With killing of Chief Executive Officer H K Maheswari of Northbrook Jute Mill, the ghost of militant trade unionism fathered by CPI(M)-affiliated CITU and a section of industrialists by keeping workers not jobless but without salary for months, seems to have revisited Bengal once again, which even `pro-reform face’ and `pro-industry face’ within CPI(M) and former chief minister Buddhadeb Bhattacharjee failed to banish from the state totally.
Though Chief Minister Mamata Banerjee immediately pointed to CPI(M) and strangely BJP, but didn’t sound convincing to big industrialists or common man! As her government sat quietly for five months when the mill was not paying “salary to the workers.’’
Speaking to Newstrack, a senior Left trade Union leader said: “Outsiders actuated violence taking the advantage of accumulating workers’ frustration on non-payment of salary by the mill.’’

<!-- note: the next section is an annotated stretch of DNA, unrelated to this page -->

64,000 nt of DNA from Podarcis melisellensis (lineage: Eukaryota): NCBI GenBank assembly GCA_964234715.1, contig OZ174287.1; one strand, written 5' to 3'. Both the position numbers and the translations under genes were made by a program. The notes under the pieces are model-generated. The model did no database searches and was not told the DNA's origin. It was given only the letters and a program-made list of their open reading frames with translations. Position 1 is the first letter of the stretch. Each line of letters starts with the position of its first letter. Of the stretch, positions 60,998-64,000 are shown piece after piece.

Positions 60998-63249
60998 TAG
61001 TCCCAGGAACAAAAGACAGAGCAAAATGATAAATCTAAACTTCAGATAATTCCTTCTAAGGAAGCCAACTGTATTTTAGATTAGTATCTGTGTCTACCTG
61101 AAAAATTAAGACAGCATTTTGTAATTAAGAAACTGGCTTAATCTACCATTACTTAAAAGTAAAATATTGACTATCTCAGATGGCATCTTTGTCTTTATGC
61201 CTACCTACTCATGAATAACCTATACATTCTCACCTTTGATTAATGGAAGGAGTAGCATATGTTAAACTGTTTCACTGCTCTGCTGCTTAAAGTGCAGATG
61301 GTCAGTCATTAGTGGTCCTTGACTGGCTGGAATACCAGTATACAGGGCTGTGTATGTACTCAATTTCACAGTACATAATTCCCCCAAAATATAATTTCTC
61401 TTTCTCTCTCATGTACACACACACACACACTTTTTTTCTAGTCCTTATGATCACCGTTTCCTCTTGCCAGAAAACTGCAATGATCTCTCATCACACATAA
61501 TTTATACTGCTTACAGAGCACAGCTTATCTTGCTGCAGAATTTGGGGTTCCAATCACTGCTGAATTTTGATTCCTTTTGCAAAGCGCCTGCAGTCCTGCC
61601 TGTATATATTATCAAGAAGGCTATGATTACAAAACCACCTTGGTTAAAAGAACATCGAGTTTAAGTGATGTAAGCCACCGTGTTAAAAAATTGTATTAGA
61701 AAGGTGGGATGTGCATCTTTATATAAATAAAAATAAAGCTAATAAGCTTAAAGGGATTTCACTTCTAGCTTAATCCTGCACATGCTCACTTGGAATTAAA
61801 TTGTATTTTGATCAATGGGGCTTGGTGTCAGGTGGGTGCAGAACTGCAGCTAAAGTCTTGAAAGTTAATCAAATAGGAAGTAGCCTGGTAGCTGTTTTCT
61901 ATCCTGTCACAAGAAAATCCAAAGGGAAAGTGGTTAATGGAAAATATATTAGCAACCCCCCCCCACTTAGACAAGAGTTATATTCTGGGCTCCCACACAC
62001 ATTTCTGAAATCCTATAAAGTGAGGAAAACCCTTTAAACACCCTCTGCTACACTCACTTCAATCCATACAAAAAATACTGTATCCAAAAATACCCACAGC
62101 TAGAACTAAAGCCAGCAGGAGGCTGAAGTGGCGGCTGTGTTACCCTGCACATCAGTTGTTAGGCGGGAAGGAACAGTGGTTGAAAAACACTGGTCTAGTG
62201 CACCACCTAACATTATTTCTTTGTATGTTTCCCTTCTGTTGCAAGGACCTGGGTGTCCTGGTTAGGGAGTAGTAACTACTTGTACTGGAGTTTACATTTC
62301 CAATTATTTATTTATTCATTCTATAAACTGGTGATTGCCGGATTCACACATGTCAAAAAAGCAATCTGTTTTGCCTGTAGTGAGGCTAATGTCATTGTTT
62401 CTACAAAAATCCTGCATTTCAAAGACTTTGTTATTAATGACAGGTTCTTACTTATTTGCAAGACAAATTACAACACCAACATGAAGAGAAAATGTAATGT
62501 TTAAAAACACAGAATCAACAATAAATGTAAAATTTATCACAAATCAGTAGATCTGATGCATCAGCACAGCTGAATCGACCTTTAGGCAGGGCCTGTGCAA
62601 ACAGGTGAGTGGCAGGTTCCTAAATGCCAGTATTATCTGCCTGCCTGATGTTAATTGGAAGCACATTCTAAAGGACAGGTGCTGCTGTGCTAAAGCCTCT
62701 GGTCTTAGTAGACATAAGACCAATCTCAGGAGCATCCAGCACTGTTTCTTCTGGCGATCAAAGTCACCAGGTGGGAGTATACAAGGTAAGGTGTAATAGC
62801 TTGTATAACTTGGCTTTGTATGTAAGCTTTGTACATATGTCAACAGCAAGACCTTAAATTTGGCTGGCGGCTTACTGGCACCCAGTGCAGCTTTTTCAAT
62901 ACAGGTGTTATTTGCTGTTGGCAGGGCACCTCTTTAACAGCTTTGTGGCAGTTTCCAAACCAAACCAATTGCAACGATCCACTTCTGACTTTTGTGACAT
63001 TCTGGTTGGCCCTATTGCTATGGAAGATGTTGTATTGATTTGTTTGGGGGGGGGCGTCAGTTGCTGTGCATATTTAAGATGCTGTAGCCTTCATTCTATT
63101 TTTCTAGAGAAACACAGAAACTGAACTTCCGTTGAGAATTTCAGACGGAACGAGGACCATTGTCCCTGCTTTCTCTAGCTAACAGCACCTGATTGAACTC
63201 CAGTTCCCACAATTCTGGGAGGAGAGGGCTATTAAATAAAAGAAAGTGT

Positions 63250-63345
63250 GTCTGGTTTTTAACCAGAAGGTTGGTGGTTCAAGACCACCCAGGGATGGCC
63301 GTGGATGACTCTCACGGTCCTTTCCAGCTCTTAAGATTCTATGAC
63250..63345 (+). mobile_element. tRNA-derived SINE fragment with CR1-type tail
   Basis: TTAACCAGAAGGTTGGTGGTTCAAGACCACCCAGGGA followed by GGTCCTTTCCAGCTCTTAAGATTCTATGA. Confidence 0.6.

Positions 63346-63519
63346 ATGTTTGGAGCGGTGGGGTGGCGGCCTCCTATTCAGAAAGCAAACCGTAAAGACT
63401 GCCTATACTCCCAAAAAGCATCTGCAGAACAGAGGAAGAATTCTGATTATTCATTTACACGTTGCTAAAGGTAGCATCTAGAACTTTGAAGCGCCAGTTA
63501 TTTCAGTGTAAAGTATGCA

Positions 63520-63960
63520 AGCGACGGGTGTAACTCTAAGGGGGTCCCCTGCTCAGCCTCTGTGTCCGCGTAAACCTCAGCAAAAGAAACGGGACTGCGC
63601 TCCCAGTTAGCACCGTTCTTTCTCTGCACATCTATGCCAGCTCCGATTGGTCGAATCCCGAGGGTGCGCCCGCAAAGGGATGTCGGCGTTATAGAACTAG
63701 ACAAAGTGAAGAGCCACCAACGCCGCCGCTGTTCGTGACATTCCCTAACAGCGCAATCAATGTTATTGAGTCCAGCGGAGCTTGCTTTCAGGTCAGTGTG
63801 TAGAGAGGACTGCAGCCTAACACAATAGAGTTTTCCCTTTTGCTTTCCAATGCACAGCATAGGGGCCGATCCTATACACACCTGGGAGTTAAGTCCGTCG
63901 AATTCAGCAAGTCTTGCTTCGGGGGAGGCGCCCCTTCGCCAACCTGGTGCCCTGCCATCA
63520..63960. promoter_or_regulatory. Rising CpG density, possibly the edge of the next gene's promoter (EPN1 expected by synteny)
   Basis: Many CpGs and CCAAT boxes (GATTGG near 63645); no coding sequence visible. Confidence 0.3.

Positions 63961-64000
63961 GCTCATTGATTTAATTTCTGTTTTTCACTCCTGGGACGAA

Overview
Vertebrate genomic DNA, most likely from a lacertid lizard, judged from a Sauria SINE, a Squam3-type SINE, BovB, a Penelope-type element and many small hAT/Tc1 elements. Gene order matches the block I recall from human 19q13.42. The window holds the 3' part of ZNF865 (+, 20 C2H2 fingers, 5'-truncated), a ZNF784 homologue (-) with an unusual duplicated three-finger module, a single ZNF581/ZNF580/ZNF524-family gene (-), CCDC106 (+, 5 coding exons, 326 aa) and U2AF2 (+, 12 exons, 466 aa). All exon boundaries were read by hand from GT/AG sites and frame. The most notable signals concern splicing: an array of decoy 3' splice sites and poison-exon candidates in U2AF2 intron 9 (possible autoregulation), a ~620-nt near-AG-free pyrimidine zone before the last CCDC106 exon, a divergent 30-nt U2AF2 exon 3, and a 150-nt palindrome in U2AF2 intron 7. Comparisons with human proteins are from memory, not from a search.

Even the mill owner didn’t either blame the trade union, but “anti-social elements.’’ And who are they still not identified though police nabbed eight persons so far! And Chief Minister met industrial majors yesterday reiterated that her Government wouldn’t tolerate militant trade unionism.
And her labour minister Purnendu Basu met heads of 52 jute mills in Bengal today, he reassured them the same but “told them to keep the salary issue always in minds.’’
However, jute facing a bleak future with jute bags being getting replaced world-wide and nation-wide by polythene bags was not discussed in details.
And incidentally, a majority of “the old and big jute mill owners have left the sector to small time-profit fixers who produce when it is profitable and stop production when it doesn’t’’ was not discussed at all, like Left Front Government did and presided over a gradual liquidation of jute sector in Bengal, said a non-Left TU leader!
“Nor Government is interested in creating new jute products, like refining it to a point of sarees or clothes for both male and female garments are reinitiated by state government after a few experimental failures so that jute industry would have looked beyond its traditional products,’’ said an economist and industrial expert, adding “when millions are involved with jute at every stage.’’